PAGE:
Rudy is a sweetly inspirational movie about determination and the power of dreams. The screenplay by Hoosiers' Angelo Pizzo can be oversentimental and leans too heavily on formula, and those weaknesses become more and more glaring the more I watch it, but the movie's buoyed by an outstanding leading turn by Sean Astin, and its uplifting finale still leaves a smile beaming across my face. Recommended.

Video: Don't be turned off by the nostalgic glow of the first few minutes of Rudy. The soft, overcast opening may be underwhelming, but the definition and vibrancy of this Blu-ray disc's high definition video improve quite a bit once the movie flashes forward to Rudy's final months in high school. That's not to say that Rudy is a knockout on Blu-ray -- the image is still a bit softer than usual, particularly in wider shots, contrast is flat and lifeless, some edge enhancement infrequently creeps in, and its grainy texture starts to look awfully noisy when the lights are dialed down -- but for a lower profile catalog title, this disc looks alright. Rudy isn't marred by any visible wear or damage in the source, and the grainy texture hasn't been smeared away by heavy-handed noise reduction. Fine details in certain textures -- clothing, in particular -- really set this Blu-ray disc apart from the DVD. Not every movie is destined to dazzle in high definition, and all in all, Rudy looks perfectly fine.

Audio: Rudy sports a 16-bit Dolby TrueHD 5.1 soundtrack, and for a remix of a 15 year old catalog title, it's not bad. There's a good bit of color in
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the surrounds, from light atmospherics like the howl of a wintery wind to the roar of the crowd in Knute Rockne Stadium. Outside of the stadium and the almost deafening steel mill, surround use is light but adequate. Considering that this is a movie where the title character is more or less a tackling dummy, I'm surprised by how lackluster the lower frequencies are. The subwoofer hardly ever roars to life, and the checks and tackles lack any real punch. Clarity and fidelity are both fine, although I wouldn't expect this Blu-ray disc to sound remarkably different from a DVD.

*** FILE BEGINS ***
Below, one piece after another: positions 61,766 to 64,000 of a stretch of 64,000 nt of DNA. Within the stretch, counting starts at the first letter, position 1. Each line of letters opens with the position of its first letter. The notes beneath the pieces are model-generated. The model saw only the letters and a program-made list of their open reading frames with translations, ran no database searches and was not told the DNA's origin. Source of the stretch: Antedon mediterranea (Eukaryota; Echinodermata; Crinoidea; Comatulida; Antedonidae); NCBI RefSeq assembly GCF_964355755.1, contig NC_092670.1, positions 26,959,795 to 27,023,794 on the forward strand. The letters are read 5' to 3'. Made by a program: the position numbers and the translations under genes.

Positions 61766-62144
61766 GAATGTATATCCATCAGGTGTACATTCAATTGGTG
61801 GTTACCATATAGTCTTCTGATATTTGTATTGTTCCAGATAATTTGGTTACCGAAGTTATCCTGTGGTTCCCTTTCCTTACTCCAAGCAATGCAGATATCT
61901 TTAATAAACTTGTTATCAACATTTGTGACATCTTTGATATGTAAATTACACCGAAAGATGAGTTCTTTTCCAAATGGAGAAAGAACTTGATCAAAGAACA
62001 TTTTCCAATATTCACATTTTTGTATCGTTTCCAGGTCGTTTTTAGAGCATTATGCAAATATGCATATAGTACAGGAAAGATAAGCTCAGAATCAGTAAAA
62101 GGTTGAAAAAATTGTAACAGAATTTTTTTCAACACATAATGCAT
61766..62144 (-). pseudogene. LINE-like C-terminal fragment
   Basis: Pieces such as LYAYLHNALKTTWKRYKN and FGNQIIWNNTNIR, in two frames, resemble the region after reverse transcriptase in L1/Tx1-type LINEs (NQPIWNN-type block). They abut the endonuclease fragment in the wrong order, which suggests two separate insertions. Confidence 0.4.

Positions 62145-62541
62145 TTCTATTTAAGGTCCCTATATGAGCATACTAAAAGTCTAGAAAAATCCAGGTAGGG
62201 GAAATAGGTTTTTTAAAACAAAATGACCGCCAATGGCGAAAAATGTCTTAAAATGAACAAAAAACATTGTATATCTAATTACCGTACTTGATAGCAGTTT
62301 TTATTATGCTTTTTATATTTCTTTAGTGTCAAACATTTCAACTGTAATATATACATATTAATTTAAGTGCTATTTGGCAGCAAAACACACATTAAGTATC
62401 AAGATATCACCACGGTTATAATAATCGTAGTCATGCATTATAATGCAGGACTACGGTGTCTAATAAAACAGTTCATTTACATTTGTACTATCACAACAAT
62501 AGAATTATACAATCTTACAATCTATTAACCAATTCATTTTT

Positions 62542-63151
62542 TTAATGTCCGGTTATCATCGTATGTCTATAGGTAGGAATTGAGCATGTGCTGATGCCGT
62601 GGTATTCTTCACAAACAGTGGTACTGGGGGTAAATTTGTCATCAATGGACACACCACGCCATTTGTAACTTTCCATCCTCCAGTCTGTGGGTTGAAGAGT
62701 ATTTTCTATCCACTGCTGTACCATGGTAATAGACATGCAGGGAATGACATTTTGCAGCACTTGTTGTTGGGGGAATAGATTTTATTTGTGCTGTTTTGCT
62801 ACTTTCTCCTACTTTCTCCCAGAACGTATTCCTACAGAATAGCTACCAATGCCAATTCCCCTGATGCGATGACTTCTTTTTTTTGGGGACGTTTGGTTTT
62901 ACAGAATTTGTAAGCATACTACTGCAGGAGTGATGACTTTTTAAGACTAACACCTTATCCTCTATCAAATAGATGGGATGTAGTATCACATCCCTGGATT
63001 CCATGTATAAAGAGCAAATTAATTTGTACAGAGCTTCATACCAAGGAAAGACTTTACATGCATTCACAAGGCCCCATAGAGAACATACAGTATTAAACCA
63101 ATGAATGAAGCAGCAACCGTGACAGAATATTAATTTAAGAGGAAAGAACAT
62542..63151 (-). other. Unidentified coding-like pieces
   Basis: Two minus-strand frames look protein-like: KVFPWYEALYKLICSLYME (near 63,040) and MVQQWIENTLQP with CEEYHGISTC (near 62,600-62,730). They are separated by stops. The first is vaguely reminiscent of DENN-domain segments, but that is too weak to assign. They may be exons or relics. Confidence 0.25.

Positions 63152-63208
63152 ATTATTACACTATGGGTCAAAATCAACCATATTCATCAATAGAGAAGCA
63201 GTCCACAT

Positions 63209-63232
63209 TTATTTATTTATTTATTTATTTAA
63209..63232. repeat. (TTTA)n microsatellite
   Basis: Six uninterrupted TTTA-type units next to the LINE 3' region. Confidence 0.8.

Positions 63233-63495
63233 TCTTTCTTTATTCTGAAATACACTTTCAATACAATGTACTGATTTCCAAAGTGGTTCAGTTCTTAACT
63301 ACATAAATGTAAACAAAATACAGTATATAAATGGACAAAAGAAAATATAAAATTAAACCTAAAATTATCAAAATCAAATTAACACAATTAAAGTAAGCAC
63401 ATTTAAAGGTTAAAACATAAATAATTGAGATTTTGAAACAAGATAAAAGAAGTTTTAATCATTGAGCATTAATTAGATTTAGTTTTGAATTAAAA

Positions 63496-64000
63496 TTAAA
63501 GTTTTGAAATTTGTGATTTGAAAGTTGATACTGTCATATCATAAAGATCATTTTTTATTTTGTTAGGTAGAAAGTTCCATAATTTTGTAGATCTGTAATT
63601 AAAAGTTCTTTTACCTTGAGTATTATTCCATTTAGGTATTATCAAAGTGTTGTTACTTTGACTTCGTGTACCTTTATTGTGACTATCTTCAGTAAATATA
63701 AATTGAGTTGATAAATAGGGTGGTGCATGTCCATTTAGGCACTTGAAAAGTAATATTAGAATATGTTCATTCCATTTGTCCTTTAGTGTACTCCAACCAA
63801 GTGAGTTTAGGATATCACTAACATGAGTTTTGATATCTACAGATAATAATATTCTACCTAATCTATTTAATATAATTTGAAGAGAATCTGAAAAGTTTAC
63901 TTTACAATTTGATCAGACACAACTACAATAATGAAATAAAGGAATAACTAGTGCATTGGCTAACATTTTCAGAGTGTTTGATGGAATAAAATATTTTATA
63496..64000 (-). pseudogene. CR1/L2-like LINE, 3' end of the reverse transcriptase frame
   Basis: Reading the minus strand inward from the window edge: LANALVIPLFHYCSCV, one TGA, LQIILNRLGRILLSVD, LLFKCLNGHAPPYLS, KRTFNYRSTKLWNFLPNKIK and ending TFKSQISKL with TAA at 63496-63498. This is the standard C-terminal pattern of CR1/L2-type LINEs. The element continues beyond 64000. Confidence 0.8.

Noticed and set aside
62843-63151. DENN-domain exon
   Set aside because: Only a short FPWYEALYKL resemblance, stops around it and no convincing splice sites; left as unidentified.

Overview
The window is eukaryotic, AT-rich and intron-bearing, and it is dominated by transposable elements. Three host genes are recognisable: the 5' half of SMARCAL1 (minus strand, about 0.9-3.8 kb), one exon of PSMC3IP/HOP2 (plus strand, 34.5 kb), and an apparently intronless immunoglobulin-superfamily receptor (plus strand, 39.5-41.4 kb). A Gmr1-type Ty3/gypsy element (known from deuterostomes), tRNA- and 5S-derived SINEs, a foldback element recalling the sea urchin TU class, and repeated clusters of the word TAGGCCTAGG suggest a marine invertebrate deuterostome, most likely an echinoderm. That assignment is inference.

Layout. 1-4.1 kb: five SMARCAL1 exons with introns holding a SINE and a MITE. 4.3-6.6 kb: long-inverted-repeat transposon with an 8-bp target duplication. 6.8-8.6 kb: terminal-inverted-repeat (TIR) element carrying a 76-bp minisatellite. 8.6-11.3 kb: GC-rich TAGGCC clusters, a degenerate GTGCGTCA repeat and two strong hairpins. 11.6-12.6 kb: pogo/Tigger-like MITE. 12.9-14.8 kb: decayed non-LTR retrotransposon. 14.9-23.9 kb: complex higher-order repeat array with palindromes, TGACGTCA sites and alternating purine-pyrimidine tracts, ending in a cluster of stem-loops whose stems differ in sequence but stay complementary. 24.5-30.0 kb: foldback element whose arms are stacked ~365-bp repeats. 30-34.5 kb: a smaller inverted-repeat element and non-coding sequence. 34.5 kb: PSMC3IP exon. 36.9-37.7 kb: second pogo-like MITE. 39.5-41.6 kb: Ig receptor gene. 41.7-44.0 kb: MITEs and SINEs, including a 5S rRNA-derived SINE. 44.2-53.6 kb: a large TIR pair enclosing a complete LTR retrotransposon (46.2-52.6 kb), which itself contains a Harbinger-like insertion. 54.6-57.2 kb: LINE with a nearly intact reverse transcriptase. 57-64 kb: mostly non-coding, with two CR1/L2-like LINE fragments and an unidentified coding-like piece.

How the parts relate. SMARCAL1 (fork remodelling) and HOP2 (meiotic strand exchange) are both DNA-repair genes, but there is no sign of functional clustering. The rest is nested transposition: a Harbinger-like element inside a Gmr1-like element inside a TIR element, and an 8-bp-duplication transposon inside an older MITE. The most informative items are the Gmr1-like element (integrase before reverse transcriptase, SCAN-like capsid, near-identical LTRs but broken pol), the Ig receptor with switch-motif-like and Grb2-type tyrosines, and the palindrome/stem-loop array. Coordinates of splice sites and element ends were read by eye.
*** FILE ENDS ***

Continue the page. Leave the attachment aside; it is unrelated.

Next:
A French TrueHD 5.1 dub and subtitle streams in English (traditional and SDH) and French round out the audio options.

Extras: Not much. The lengthiest of the extras is "Rudy: The Real Story", a chat with the real-life Rudy Ruettiger. While it's nice to see the man the movie was based on featured like this, the interview itself is kind of a waste. It's basically just Rudy condensed down to 12 minutes, bogged down by clumsy narration and far, far too many clips from the movie. The interview sticks too closely to the skeleton of the film to offer any chance at real insight, although seeing how proud and misty-eyed Ruettiger gets when he touches on taking the field for the first time does make this featurette seem a bit more worthwhile. Also included are a dated, vintage promotional featurette (3 min.) and a minute long chat with Sean Astin about tackling such an inspirational and gruelingly physical role.

The only high definition extras are the usual Blu-ray promo reel and a plug for Close Encounters of the Third Kind. The 'deluxe edition' DVD included an isolated score and a soundtrack CD, and neither of those have made it into this Blu-ray package.

Conclusion: Rudy is a giant bear hug of a film and one of the most sweetly inspirational sports movies ever made. I'll admit that watching Rudy too often has sapped away some of the magic, and the skeleton of the plot certainly doesn't veer all that far from the Plucky, Determined Underdog formula, but it's so charming and endearing that I can't help but recommend it. Rudy's release on Blu-ray isn't anything especially jaw-dropping, and it'd be a tough sell to casual fans who already own the movie on DVD. Still, for the uninitiated and those who haven't seen the film in years, Rudy comes Recommended.